Common Name(s): Black Poplar, Lombardy Poplar, Mappa burl
Scientific Name: Populus nigra
Distribution: Europe, western Asia, Northern Africa; planted as an ornamental in North America
Tree Size: 65-100 ft (20-30 m) tall, 3-5 ft (1-1.5 m) trunk diameter
Average Dried Weight: 24 lbs/ft3 (385 kg/m3)
Specific Gravity (Basic, 12% MC): .31, .39
Janka Hardness: 460 lbf (2,020 N)
Modulus of Rupture: 9,230 lbf/in2 (63.7 MPa)
Elastic Modulus: 1,045,000 lbf/in2 (7.21 GPa)
Crushing Strength: 5,220 lbf/in2 (36.0 MPa)
Shrinkage: Radial: 4.0%, Tangential: 9.3%, Volumetric: 12.3%, T/R Ratio: 2.3
Color/Appearance: Heartwood tends to be a light brown. Sapwood is a pale yellow to nearly white, and isn’t clearly demarcated, tending to gradually blend into the heartwood. This species also yields a unique burl that’s commonly sold as Mappa or Mapa.
Grain/Texture: Grain is generally straight to slightly irregular or interlocked. Uniform medium texture with low natural luster.
Endgrain: No data available.
Rot Resistance: Rated as non-durable, and also susceptible to insect attack.
Workability: Easy to work with hand and machine tools, though sharp cutters are necessary when planing to avoid fuzzy surfaces, (subsequent fine-sanding may be necessary to obtain a smooth surface). Wood has a tendency to warp and distort during drying. Glues and finishes well.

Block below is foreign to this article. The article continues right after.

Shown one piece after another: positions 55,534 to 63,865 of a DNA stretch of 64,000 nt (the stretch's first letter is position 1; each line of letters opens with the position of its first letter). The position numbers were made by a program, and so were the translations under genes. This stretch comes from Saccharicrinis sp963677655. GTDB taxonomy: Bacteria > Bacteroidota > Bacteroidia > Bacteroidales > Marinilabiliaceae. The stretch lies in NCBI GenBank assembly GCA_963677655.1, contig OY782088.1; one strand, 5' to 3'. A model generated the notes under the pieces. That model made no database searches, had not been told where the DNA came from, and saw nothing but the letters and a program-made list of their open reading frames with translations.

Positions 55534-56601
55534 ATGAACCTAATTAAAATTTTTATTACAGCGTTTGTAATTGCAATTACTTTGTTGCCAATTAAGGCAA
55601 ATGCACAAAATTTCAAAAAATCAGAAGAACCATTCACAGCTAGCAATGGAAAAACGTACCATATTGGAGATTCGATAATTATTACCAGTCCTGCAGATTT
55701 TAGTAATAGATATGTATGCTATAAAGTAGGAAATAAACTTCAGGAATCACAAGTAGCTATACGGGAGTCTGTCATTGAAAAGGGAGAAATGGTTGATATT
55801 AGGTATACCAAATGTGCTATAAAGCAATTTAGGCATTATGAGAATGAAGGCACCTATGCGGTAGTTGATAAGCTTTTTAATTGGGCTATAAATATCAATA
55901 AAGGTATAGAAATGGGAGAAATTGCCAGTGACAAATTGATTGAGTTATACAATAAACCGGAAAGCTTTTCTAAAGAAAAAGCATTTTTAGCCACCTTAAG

Odor: No characteristic odor.
Allergies/Toxicity: Besides the standard health risks associated with any type of wood dust, no further health reactions have been associated with Black Poplar. See the articles Wood Allergies and Toxicity and Wood Dust Safety for more information.
Pricing/Availability: Commonly available as a utility lumber throughout Europe. Limited availability of harvested ornamental trees in North America. Prices are low for a domestic hardwood. Burl sections are sometimes sold as veneer sheets and are quite expensive.
Sustainability: This wood species is not listed in the CITES Appendices or on the IUCN Red List of Threatened Species.
Common Uses: Utility lumber, furniture carcasses, boxes and crates, plywood, and laminated construction lumber. Burls are used for drum shells, fine furniture, veneer, and inlays.
Comments: One cultivar of this tree, called the Lombardy Poplar (Populus nigra ‘Italica’), was extremely popular in the United States in the late eighteenth and nineteenth centuries—growing into a tall and slender columnar tree.
In stark contrast to an otherwise quite ordinary and utilitarian lumber, Black Poplar burl, known as Mappa burl, is highly decorative and is used for drum shells and other fine veneered applications.
- White Poplar (Populus alba)
- Balsam Poplar (Populus balsamifera)
- Eastern Cottonwood (Populus deltoides)
- Bigtooth Aspen (Populus grandidentata)
- European Aspen (Populus tremula)
- Quaking Aspen (Populus tremuloides)
- Black Cottonwood (Populus trichocarpa)
Black Poplar from Oregon.
Beautiful, i always though poplar was only good for fire match manufacture.